HP is axing 14,500 jobs worldwide and cutting pension benefits in a sweeping restructuring operation that will take more than a year to complete.
During announcements made today HP executives refused to provide details of which geographical regions would be most affected by the cuts that are scheduled to take place over the next six quarters.
The axe will fall predominantly in what Mark Hurd, HP chief executive, called "redundant positions" including support functions, human resources and finance.
HP expects to see $1.9bn in savings by 2007, although the costs of the restructuring will be over $1bn.
"Cost structures and revenue growth go hand in hand," said Hurd. "Only by a good cost structure can we compete in the market. Our success lies in our own hands."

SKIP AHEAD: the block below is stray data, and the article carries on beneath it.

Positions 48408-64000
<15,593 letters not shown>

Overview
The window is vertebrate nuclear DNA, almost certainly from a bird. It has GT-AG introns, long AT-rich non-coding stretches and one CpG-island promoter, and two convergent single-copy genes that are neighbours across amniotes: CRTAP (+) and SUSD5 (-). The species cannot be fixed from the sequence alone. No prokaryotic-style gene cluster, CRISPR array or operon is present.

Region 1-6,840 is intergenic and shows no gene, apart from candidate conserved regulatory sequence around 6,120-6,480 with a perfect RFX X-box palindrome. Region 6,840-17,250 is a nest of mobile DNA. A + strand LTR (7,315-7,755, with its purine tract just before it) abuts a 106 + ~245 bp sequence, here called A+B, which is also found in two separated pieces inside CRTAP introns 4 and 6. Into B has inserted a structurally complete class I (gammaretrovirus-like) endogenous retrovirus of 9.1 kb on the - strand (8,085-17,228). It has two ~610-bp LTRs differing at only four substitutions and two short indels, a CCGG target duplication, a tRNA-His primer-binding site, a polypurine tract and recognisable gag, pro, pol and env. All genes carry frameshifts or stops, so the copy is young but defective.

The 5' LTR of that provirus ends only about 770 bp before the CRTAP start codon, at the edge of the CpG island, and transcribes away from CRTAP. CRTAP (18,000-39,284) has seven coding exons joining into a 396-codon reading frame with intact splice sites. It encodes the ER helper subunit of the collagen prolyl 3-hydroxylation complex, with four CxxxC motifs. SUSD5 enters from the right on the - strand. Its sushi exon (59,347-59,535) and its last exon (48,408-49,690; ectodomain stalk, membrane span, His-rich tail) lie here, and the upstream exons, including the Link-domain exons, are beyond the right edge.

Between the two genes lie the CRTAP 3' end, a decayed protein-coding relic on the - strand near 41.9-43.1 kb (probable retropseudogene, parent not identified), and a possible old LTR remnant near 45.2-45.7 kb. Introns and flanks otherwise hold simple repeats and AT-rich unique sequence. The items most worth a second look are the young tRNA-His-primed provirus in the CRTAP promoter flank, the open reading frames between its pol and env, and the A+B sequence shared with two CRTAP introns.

Chief among the proposed changes will be the dissolution of the Customer Solutions Group which dealt with SMEs and government contracts. It will be subsumed into the enterprise-focused Technology Solutions Group.
From the start of next year HP will also be cutting retirement benefits, a move it believes will save $300m a year.
Existing pensioners will see no change in their circumstances, but any new eligible HP retirees will see their benefits reduced as the company moves to a less generous scheme that tracks the stock market.
"HP's pension benefits were pretty cushy compared to others in the industry like IBM," Ted Schadler, principle analyst at Forrester, told vnunet.com.
"Mark Hurd saw an opportunity to make some changes and bring HP into line with others."
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